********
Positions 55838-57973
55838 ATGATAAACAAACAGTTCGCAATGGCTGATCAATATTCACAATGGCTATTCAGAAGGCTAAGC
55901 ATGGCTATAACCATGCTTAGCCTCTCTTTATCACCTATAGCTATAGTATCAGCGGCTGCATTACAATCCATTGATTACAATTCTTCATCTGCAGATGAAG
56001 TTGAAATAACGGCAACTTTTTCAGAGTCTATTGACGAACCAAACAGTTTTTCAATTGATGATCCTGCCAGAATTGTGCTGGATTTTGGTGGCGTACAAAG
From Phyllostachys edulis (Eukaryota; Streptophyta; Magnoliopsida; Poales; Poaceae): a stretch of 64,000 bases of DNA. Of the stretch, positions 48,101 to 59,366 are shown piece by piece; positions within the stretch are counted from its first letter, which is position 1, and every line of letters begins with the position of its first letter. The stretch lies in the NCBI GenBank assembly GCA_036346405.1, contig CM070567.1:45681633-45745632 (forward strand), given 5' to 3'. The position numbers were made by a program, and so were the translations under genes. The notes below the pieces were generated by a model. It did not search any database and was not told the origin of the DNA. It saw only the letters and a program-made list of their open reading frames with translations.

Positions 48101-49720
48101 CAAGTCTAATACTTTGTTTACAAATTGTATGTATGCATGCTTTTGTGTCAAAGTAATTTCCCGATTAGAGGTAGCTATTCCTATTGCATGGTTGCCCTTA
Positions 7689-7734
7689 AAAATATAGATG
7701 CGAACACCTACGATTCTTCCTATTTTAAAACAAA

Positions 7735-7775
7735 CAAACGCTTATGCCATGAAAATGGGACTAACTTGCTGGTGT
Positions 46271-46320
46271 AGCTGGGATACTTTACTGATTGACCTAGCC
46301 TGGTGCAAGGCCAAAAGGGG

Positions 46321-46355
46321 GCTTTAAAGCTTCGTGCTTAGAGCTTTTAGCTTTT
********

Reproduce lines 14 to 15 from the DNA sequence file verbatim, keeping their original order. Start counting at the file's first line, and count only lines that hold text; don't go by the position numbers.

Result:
46271 AGCTGGGATACTTTACTGATTGACCTAGCC
46301 TGGTGCAAGGCCAAAAGGGG